The compositions and arrangements are incredible adventurous too! Just listen to the "skipped" notes by Albert Ayler in Ghosts and other pieces. Amazing!
In short, an essential free jazz recording, and a recording that changed my life, just in terms of what it was possible to do in music.
Gary Gomes
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12 of 15 people found the following review helpful By Dave Stagner on February 3, 2003
Format: Audio CD
Lots of free jazz is great music, but very much an aquired taste. Very little of it makes any sense or brings any pleasure to anyone but the cognescenti who are already into it. This album is an exception - the melodies and arrangements are simple, even catchy, but the rhythms and improvisations are phenomenally deep. You can play this for your square friends and they'll laugh out loud, like they would for, say, really great New Orleans marching-band jazz.
Although all the players are wonderful, drummer Milford Graves in particular stands out. His rolling, childlike pulse here is as far beyond the post-bop stylings of Tony Williams and Elvin Jones as those masters were beyond the swing of Jo Jones and Gene Krupa. It was the future of jazz then, and it's still the future now!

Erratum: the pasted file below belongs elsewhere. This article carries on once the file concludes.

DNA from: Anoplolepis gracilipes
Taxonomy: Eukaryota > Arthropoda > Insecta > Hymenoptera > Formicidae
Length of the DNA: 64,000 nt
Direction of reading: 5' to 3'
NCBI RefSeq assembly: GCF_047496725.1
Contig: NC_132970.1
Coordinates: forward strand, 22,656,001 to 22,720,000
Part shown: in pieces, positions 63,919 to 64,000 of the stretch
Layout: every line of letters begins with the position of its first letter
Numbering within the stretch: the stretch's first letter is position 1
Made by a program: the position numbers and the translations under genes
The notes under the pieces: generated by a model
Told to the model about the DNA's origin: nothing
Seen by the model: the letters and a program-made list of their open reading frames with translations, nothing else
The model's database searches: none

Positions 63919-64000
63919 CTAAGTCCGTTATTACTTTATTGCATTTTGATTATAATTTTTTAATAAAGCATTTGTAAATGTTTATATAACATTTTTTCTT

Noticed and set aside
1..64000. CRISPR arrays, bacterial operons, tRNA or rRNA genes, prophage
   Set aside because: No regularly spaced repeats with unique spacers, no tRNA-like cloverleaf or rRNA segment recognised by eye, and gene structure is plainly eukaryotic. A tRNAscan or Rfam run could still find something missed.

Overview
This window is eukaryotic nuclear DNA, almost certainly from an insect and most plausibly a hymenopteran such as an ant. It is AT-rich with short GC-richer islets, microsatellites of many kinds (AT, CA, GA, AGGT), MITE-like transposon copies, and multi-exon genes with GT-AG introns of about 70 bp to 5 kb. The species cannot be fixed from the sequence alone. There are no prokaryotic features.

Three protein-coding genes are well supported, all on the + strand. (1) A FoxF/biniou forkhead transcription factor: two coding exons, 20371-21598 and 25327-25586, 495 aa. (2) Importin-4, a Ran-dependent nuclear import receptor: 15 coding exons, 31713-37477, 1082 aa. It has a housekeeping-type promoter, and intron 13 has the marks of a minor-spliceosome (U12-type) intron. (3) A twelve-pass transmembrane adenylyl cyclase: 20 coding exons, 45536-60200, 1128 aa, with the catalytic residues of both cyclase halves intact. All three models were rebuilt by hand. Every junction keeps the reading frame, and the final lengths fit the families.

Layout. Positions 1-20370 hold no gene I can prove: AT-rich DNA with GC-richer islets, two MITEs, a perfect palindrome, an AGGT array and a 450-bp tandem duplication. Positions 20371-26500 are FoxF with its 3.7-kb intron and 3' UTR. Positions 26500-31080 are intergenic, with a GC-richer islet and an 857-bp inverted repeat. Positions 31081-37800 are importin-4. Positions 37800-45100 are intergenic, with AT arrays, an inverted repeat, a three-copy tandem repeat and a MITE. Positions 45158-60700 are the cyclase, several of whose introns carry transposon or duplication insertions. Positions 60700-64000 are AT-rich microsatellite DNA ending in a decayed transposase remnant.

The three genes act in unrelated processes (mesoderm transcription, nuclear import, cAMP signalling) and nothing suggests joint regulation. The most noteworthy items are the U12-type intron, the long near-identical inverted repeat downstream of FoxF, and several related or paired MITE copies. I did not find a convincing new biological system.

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1 of 1 people found the following review helpful By Jessamine on January 21, 2009
Format: Audio CD
The album is melodic, rhythmic, chaotic, loose, shocking, emotional, and inspiring. The sound is strange, particularly the tracks where Cal Cobbs plays harpsicord. The harpsichord lends an antique and disjointed sort of feel, like the music is somehow dated and old, yet everything else, particularly Albert's sax and his brother Don's trumpet, screams that this is something new at least during the second half of the album. The album begins with the title track, which harkens to reveille, and it is followed by a series of loose marchs that speed up and slow down at whim, and provide a springboard for very short improvisations. The first six tracks were all recorded at a session in August of 1967, and they all have a very similar feel. I find myself joyfully humming along during the these tracks.

However, the second half of the album is where the real magic happens. These tracks (which include several alternate takes not on the original LP) were all recorded in February of 1968, and feature more extended improvisation and emotion, and Albert's sax is his ragged best - screaming, crying, and and splashing sounds like paint on a canvas. Donald's trumpet is repetitive and hypnotic.

Alan Silva on bass and Milford Graves on drums propel these schizophrenic and swirling marches along, and during the second half of the album provide the Ayler brothers with a template for unbridled improvisation. This is a unique and beautiful album, under-appreciated by many, including some Ayler fans. However, I find it impossible not to get swept up in the these marching medleys and melodies - grinning, screaming and crying all the way.